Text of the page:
Lie down under a maple tree, and watch the keys lazily drift down towards you. In your VR goggles, with WebVR!
(This is in an iFrame – to pop it out for your VR goggles, click here)
I’d written a demo using THREE.js some time back, that simulated maple keys falling in the spring. Having secured some VR goggles (Samsung Gear VR with a Galaxy S7), and tried no end of VR experiences, it seemed like I should “port” that demo into an immersive version.
Now I’ll be the first to admit, that the way I created this was a bit of a hack. It’s based on A-Frame VR – I really like the way A-Frame makes it easy, at least with today’s mobile VR technology, to view this anywhere. I can see it on my desktop. I can see it in my phone. And if I click the little “goggles” icon, and pop the phone into my headset – ooOOOooo, it’s like I’m really there.
And this was one interesting challenge, moving from THREE.js to WebVR. When I was projecting these models onto a flat screen in my previous demo, size didn’t matter. Distance didn’t matter. The keys themselves were over a meter long – but there was no way to tell that. Inside the goggles – it suddenly became important to have things at the right scale – right size and right distance from the user – to give that “these things are swirling all around me” appeal.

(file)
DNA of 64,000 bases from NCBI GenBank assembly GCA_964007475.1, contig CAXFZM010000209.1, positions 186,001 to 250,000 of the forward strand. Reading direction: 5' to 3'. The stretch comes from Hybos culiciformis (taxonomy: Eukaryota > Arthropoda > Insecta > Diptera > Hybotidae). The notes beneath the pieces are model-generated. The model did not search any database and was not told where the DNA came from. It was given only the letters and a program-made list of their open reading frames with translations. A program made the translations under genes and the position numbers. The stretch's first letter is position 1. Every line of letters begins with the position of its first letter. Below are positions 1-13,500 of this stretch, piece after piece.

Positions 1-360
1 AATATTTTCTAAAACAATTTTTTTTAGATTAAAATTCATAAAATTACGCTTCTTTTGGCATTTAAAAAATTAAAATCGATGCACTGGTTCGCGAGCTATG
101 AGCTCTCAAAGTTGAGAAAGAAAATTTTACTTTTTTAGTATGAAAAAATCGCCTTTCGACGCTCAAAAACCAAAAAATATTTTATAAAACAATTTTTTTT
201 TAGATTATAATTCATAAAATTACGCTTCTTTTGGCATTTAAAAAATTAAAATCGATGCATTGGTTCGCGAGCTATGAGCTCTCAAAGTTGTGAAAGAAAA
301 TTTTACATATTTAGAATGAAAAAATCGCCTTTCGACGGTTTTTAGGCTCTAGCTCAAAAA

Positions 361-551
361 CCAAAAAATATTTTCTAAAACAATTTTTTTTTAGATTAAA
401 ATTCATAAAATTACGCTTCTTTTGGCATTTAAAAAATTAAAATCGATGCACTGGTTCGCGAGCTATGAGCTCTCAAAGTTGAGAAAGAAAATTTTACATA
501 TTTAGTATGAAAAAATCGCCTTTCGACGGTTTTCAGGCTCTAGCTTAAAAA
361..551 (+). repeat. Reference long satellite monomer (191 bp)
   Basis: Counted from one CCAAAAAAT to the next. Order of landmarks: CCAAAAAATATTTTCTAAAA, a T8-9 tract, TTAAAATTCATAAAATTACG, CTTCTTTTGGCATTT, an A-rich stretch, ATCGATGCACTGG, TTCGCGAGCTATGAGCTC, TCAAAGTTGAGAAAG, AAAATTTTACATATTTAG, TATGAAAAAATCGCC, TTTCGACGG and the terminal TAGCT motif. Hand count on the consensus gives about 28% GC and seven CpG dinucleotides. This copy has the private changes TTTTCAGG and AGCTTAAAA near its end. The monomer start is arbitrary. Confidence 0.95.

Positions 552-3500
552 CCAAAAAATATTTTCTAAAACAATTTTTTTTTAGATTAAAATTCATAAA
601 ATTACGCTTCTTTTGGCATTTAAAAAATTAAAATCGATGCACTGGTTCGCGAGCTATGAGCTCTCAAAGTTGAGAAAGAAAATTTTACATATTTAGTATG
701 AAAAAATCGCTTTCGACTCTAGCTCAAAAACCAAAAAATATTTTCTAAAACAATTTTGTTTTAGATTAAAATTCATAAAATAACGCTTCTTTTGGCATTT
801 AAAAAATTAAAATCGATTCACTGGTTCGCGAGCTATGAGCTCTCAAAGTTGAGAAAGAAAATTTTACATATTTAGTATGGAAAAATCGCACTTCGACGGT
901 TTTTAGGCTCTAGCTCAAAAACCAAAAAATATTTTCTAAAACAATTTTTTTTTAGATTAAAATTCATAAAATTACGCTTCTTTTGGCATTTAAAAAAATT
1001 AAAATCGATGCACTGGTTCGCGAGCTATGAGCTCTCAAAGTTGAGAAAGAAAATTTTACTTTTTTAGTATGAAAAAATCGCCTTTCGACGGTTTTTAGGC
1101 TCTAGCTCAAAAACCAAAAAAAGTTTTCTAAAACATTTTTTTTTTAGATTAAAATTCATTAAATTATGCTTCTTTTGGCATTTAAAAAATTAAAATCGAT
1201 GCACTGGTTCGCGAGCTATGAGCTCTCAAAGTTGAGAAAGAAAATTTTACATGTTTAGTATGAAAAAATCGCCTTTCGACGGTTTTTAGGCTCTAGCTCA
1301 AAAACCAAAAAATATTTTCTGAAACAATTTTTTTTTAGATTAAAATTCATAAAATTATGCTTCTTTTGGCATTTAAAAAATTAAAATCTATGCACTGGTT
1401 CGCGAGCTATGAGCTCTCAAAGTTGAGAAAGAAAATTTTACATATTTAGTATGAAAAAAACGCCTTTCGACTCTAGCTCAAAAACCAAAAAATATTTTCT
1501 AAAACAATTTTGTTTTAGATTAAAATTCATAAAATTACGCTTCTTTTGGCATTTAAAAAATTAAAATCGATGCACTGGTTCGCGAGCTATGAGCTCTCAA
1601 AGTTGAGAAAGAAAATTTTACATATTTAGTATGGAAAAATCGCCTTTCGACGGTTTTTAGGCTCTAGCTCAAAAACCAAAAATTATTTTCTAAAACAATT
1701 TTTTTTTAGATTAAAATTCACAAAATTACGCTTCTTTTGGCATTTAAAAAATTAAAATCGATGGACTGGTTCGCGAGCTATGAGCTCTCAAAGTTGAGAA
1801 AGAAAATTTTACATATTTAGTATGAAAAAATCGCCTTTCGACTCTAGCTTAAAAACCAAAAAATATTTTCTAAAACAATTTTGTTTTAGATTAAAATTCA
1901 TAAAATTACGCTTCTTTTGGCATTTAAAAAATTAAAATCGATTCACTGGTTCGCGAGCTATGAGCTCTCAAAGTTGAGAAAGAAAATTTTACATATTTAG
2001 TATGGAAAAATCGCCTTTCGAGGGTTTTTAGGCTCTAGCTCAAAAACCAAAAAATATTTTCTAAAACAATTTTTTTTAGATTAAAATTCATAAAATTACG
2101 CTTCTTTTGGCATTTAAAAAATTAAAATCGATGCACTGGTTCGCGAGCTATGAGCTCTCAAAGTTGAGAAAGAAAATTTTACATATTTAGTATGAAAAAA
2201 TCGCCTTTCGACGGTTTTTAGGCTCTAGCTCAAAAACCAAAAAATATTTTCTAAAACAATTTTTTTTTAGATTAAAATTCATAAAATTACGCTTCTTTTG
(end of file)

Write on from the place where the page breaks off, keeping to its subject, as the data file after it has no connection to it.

An amazing moment was when my 11-year-old daughter asked to see – I popped the goggles on her head for a moment, and was most amused to see her reaching out, seriously trying to catch the keys. Yes! That was exactly the illusion I was looking for, for this experience.
And that’s what drove me thought the creation of this uber-simplistic demo – I wanted to create an “experience”. I’ll get to story-telling and proper use of the tools. Maybe use A-Frame with a bit less reckless hackery, as it moves beyond version 0.2.0. But for today – I’ve really enjoyed taking a simple model from Blender and turning it into something that’s relaxing to lay down and just watch for a while.
Try it – lay down and watch. It’s fun to do in my back yard, in the real world, at the right time of year – and it’s fun to do it here, with this demo, in even the most primitive VR goggles money can buy. This is passive VR – this is basic VR – this is VR that works in the very lowest of the low in terms of hardware – and it’s as easy as visiting a website. This website. Or my new website at webvr.ca – where this, with some subtle modifications and extra bits of content – serves as the very first bit of content to get the site online.